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Updated 10:00 AM July 27, 2009

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Electrician conference at U expected to draw $5M to area

U-M and Ann Arbor welcome the National Training Institute>

A national electrician apprentice program will bring 2,200 people to campus, along with a $5 million economic impact on the community, organizers say.

The National Joint Apprenticeship and Training Committee (NJATC) will host the National Training Institute Aug. 1-7 at U-M.

The group has relocated its annual education program from the University of Tennessee to provide a stronger sense of campus and because of the university's commitment to organized labor, says Rick Hecklinger, assistant executive director of NJATC.

All major construction contracts at U-M employ unionized labor. The university also directly employs more than 70 members of the International Brotherhood of Electrical Workers, a partner of the NJATC.

Hecklinger says he selected U-M as the new site after he was contacted by the Ann Arbor Area Convention and Visitors Bureau and Jim Kosteva, the university's director of community relations.

"We're honored to work with the university to bring a group of this size to campus," says Mary Kerr, president of the Convention and Visitors Bureau. The commitment to choose Ann Arbor as the site of the gathering demonstrates "the potential economic impact at a time when we really need it."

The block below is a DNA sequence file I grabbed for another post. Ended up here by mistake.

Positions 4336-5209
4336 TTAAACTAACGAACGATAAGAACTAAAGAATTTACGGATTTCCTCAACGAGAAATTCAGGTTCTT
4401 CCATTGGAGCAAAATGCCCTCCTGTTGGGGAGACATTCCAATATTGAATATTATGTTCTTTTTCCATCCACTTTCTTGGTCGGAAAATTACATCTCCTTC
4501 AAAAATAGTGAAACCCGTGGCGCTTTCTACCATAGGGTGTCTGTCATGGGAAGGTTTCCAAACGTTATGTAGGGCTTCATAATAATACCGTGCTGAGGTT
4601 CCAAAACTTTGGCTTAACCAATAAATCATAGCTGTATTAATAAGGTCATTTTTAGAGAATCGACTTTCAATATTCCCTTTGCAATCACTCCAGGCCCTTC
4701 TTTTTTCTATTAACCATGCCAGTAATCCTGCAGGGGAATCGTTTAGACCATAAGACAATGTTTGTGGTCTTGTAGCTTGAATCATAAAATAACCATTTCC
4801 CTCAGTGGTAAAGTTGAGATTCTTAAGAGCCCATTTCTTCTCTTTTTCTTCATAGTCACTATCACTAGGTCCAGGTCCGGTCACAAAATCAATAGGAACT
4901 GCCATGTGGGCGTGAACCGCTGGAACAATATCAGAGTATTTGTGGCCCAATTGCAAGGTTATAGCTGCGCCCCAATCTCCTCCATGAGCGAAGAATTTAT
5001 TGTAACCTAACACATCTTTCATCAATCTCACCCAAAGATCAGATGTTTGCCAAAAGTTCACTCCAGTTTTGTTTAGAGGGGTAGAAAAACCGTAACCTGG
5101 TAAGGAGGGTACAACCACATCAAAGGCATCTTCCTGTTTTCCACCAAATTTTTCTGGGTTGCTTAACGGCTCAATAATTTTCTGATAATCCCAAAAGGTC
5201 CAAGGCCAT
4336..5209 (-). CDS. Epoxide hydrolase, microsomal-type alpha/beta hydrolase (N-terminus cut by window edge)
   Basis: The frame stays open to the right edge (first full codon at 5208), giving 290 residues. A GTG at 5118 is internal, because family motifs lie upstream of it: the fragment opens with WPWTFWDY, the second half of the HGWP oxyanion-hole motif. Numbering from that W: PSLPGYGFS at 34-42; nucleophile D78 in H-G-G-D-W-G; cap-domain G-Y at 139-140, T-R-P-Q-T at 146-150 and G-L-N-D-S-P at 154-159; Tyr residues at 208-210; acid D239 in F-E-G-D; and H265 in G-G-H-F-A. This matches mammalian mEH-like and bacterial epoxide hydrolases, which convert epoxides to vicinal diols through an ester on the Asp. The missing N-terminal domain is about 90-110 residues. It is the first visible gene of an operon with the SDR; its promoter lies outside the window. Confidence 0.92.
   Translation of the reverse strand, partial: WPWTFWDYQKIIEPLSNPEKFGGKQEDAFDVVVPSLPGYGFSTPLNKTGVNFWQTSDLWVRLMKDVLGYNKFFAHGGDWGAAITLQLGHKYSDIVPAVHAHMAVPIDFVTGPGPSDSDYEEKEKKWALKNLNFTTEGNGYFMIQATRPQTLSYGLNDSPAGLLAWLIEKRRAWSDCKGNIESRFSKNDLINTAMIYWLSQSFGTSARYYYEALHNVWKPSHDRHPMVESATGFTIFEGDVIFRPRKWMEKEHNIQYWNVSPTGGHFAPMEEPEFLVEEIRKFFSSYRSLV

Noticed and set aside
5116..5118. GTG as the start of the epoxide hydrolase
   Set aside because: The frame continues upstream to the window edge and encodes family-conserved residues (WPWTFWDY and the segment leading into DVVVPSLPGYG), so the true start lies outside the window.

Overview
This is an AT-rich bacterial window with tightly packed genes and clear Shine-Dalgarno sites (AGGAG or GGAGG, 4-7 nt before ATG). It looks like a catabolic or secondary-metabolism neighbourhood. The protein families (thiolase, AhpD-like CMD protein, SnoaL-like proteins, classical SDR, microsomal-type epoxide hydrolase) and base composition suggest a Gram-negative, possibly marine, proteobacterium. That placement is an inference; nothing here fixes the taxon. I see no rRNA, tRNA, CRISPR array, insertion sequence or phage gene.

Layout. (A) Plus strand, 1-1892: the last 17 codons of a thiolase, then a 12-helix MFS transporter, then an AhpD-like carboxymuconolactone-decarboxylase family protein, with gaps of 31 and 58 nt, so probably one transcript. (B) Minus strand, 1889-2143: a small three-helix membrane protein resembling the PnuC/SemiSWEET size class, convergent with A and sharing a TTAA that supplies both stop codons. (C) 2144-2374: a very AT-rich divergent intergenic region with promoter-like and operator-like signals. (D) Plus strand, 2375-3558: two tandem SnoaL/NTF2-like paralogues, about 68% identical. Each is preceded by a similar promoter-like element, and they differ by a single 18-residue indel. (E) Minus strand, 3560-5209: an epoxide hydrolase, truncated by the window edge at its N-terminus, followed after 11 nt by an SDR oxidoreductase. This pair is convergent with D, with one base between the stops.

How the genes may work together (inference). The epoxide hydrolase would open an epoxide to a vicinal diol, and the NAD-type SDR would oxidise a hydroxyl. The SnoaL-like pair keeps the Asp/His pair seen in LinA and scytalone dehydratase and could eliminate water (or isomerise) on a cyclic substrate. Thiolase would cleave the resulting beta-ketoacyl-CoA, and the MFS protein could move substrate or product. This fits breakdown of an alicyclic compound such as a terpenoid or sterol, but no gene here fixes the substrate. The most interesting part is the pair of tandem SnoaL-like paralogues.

Lodging, food, travel and visiting local attractions will result in $5 million in direct spending in the community, Kerr says.

"This is important for the university, but for the state of Michigan as well," she says.

The National Training Institute provides ongoing education for electrical workers and contractors, in addition to training for instructors. The gathering will include a tradeshow Aug. 1-2 and will offer numerous classes across campus.

"We're pleased to bring our dollars to a labor-friendly area," Hecklinger says.

The conference required a major coordination of campus services, says Bill Vlisides, conference manager for Marketing and Conference Services. The event will use 15-20 university buildings and offer on-campus housing to 200-300 delegates, he says. Bus transportation also will be provided.

"It's rewarding to see all areas of the university and the city cooperate in this manner," Vlisides says. "That's what it takes to pull something like this off."

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